2005 - 2008: The Changing Prevalence Of Asthma and COPD
In 2005 we commenced a large scale investigation into the changing prevalence of respiratory diseases such as asthma and COPD in the community. Over 2900 adults and 1500 children completed lung function tests, including spirometry, airway inflammation and resistence and atopy. While a number of analyses are still underway results indicate that the prevalence of Doctor-diagnosed asthma, respiratory symptoms such as cough and wheeze, and skin allergies (atopy) continue to increase in some age-groups in the community. Continuing analyses will look at the risk factors underlying these trends and contribute to the international effort to understand the eitology of these complex respiratory diseases.
2006 - 2008: Obesity, Metabolic Syndrome & CVD Risk Study
A study into the prevalence of obesity, metabolic syndrome and risk for cardiovascular disease was recently conducted in Busselton. The study collected ultrasound measurements of carotid intima thickness (CIMT), body habitus, biochemistry including insulin, lipids and inflammatory markers and lifestyle factors from over 1000 school-aged children and 1200 adults. Analyses currently underway will provide important information about the inter-relationship, risk factors and early course of obesity, metabolic syndrome and cardiovascular disease in the community. The study will have a particular emphasis on understanding the mechanisms and markers of CVD from an early age.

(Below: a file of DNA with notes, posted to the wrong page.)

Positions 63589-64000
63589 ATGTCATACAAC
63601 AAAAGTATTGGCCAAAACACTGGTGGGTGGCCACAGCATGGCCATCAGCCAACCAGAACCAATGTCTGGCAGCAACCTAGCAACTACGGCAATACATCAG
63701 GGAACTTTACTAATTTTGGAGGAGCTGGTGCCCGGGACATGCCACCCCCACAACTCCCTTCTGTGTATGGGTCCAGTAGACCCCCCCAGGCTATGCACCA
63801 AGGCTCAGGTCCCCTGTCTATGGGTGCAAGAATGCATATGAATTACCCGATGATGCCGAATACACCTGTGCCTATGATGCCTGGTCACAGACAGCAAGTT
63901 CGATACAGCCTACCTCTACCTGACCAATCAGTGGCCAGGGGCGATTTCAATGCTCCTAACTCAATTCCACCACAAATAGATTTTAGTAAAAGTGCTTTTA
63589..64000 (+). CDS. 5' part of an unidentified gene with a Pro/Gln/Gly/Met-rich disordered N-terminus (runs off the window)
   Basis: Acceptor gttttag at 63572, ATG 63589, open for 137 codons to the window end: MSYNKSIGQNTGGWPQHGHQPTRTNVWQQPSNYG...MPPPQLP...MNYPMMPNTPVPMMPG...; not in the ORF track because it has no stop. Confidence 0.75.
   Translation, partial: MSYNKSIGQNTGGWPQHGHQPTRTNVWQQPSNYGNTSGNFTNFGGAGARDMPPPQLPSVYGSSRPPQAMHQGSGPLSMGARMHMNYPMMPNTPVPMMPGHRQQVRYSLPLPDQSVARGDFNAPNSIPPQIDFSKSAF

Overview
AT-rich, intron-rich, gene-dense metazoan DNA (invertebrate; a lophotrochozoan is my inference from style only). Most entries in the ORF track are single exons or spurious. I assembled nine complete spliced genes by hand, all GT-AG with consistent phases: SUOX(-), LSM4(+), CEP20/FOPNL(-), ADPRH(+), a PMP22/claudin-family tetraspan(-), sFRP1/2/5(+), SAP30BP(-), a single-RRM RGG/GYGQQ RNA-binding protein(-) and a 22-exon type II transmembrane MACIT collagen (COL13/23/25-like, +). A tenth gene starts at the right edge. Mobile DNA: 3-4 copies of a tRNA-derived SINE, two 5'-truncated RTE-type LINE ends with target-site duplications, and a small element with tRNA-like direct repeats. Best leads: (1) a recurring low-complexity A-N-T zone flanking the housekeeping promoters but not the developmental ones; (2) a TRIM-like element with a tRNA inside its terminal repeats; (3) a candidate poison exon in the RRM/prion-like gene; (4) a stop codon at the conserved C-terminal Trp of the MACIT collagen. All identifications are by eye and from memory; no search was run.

2003 - 2004: Iron and Cognition StudyA cross-sectional community study of serum iron levels and cognitive status in 972 previous attendees aged 60 years or older commenced in 2003. Iron studies (serum iron, transferrin saturation, serum ferritin) were performed in 1994/5 and again in 2003/4 and clinical and cognitive assessments were conducted. All participants completed the Cambridge Cognitive test (CAMCOG) and the National Adult Reading Test. Those with CAMCOG scores <84 underwent expert clinical review for cognitive disorders, including the Clinical Dementia Rating scale. All participants identified as HFE C282Y homozygous or with serum ferritin >1,000 ng/ml had normal CAMCOG scores. The findings suggest abnormal body iron stores (low or high) are unlikely to have clinically significant effects on cognition or dementia risk in community-dwelling older people.